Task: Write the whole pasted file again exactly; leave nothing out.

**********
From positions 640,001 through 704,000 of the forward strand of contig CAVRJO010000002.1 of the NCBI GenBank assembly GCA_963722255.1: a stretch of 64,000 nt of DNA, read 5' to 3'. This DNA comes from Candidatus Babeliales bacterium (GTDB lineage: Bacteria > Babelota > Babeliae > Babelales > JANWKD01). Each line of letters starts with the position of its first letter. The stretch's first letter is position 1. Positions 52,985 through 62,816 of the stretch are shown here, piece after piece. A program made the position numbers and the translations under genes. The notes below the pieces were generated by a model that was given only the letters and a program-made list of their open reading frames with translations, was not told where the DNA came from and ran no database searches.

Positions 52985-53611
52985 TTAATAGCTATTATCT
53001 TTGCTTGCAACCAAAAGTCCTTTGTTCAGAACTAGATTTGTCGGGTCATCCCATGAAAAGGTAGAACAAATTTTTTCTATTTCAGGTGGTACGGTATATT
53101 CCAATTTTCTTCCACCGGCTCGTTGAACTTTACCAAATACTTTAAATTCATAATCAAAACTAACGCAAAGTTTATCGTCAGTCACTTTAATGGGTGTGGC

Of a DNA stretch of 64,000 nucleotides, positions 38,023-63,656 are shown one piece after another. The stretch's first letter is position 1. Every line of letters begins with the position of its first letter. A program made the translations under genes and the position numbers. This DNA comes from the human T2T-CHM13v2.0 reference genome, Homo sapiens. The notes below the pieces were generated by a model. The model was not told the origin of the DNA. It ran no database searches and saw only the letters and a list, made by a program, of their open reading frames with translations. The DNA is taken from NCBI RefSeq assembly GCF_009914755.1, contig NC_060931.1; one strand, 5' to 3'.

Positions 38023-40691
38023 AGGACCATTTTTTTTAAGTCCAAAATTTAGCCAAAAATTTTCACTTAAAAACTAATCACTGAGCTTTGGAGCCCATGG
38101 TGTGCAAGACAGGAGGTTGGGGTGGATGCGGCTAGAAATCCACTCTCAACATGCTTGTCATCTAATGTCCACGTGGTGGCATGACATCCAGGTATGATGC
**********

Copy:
From positions 640,001 through 704,000 of the forward strand of contig CAVRJO010000002.1 of the NCBI GenBank assembly GCA_963722255.1: a stretch of 64,000 nt of DNA, read 5' to 3'. This DNA comes from Candidatus Babeliales bacterium (GTDB lineage: Bacteria > Babelota > Babeliae > Babelales > JANWKD01). Each line of letters starts with the position of its first letter. The stretch's first letter is position 1. Positions 52,985 through 62,816 of the stretch are shown here, piece after piece. A program made the position numbers and the translations under genes. The notes below the pieces were generated by a model that was given only the letters and a program-made list of their open reading frames with translations, was not told where the DNA came from and ran no database searches.

Positions 52985-53611
52985 TTAATAGCTATTATCT
53001 TTGCTTGCAACCAAAAGTCCTTTGTTCAGAACTAGATTTGTCGGGTCATCCCATGAAAAGGTAGAACAAATTTTTTCTATTTCAGGTGGTACGGTATATT
53101 CCAATTTTCTTCCACCGGCTCGTTGAACTTTACCAAATACTTTAAATTCATAATCAAAACTAACGCAAAGTTTATCGTCAGTCACTTTAATGGGTGTGGC

Of a DNA stretch of 64,000 nucleotides, positions 38,023-63,656 are shown one piece after another. The stretch's first letter is position 1. Every line of letters begins with the position of its first letter. A program made the translations under genes and the position numbers. This DNA comes from the human T2T-CHM13v2.0 reference genome, Homo sapiens. The notes below the pieces were generated by a model. The model was not told the origin of the DNA. It ran no database searches and saw only the letters and a list, made by a program, of their open reading frames with translations. The DNA is taken from NCBI RefSeq assembly GCF_009914755.1, contig NC_060931.1; one strand, 5' to 3'.

Positions 38023-40691
38023 AGGACCATTTTTTTTAAGTCCAAAATTTAGCCAAAAATTTTCACTTAAAAACTAATCACTGAGCTTTGGAGCCCATGG
38101 TGTGCAAGACAGGAGGTTGGGGTGGATGCGGCTAGAAATCCACTCTCAACATGCTTGTCATCTAATGTCCACGTGGTGGCATGACATCCAGGTATGATGC